John Ramsay Story: Friendship and Tragedy at Sandy Bar
Start date: 21 November, 2017
End date: 21 October, 2018
A new permanent exhibit that will explore and celebrate the fascinating and long-standing relationship between First Nations people and the Icelanders who settled on the West shore of Lake Winnipeg in 1875.
The centerpiece of this exhibit will be the tragic story of John Ramsay. Instead of doing a standard museum treatment, we have approached William Prince a rising star on Canada’s music scene and a member of the Peguis First Nation to write a compelling, original ballad that tells the John Ramsay story in a music video. Ramsay was a member of Prince’s band. Ramsay’s descendants will be a part of the storytelling, too.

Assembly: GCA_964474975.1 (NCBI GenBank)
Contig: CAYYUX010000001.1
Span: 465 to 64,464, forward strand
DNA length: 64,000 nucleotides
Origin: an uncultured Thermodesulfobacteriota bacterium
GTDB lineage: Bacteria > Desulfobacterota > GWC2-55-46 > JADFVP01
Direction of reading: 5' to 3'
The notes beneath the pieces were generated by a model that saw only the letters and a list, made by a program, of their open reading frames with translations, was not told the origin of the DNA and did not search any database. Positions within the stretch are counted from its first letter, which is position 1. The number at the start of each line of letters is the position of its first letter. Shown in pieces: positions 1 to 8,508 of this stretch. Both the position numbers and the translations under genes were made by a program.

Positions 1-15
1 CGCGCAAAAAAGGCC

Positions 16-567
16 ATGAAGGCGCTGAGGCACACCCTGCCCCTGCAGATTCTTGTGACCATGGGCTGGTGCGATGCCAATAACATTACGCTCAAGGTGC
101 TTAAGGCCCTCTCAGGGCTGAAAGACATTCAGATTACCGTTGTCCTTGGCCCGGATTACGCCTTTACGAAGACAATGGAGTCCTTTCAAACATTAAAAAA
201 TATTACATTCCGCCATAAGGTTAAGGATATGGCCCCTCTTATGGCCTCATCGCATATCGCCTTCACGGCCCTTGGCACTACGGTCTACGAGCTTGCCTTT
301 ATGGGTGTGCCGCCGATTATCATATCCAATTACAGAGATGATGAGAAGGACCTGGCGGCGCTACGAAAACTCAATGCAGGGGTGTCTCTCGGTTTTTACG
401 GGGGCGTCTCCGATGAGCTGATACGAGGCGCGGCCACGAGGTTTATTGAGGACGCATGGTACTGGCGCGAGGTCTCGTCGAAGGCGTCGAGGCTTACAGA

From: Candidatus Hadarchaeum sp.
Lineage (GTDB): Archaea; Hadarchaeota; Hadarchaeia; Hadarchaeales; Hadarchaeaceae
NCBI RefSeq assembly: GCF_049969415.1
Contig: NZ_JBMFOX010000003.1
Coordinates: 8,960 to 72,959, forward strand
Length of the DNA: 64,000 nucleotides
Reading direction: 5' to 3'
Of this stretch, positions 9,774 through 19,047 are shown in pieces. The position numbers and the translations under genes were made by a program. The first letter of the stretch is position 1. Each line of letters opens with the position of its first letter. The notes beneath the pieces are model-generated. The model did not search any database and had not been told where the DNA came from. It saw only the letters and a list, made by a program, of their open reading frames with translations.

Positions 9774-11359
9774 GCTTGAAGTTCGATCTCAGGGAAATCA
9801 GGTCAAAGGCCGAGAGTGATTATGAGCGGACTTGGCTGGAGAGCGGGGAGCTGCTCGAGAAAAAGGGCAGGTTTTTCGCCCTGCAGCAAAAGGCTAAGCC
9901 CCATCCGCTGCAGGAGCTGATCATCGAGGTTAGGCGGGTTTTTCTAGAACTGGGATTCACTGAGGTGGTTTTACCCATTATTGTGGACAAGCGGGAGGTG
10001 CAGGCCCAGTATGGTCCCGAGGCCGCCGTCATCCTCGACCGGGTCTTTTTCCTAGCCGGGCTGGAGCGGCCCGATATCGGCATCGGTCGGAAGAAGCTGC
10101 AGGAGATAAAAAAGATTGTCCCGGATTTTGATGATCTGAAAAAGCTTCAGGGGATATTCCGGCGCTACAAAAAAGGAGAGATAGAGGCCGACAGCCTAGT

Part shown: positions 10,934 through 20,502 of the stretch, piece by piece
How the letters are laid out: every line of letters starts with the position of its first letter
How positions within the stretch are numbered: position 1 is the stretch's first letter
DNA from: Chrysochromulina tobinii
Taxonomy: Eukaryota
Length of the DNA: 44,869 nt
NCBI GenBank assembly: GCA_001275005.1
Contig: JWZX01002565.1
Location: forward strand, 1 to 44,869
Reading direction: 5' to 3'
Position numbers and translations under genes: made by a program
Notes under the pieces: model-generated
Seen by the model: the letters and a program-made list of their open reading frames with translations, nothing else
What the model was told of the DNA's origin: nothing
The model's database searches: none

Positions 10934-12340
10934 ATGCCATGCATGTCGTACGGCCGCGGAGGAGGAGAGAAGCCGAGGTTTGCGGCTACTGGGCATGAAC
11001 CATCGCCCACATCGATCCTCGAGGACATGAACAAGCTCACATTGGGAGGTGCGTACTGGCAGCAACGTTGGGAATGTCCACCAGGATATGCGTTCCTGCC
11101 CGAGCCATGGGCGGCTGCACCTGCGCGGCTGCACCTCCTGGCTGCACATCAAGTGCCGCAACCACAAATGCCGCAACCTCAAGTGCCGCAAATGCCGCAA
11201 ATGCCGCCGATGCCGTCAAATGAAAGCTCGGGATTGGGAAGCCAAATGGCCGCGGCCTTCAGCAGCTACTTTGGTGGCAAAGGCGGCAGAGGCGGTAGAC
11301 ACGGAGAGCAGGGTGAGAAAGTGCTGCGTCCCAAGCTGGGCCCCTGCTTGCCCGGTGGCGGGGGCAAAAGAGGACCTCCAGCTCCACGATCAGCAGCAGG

It was Ramsay who made sure the settlers did not starve and when a terrible Smallpox epidemic swept through the colony in 1876, Ramsay brought a doctor north. The aboriginal community at Sandy Bar, including most of Ramsay’s family, was wiped out by the Smallpox epidemic and 100 souls from the fledgling Icelandic community perished too. After Ramsay’s death, he appeared in an Icelandic settler’s dreams, beseeching him to go to his wife’s grave and repair it, which the settler did.
Nature of the Project Reach
This project will reach the over 5,000 visitors that come to the New Iceland Heritage Museum annually including families, youth and seniors who visit from other parts of Manitoba, Canada and the world.
Our intention is to create an exhibit that will permanently celebrate this long-standing bond by creating an exhibit that will tell a story not often told.